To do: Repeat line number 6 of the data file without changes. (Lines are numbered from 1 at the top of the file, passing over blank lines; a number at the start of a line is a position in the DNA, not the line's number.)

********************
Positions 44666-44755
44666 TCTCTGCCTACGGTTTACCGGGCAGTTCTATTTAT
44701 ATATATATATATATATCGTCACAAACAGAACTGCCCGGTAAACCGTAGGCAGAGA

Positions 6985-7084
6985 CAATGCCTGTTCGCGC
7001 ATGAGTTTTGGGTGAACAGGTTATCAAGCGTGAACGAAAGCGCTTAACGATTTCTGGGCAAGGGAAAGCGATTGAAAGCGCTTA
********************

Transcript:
7001 ATGAGTTTTGGGTGAACAGGTTATCAAGCGTGAACGAAAGCGCTTAACGATTTCTGGGCAAGGGAAAGCGATTGAAAGCGCTTA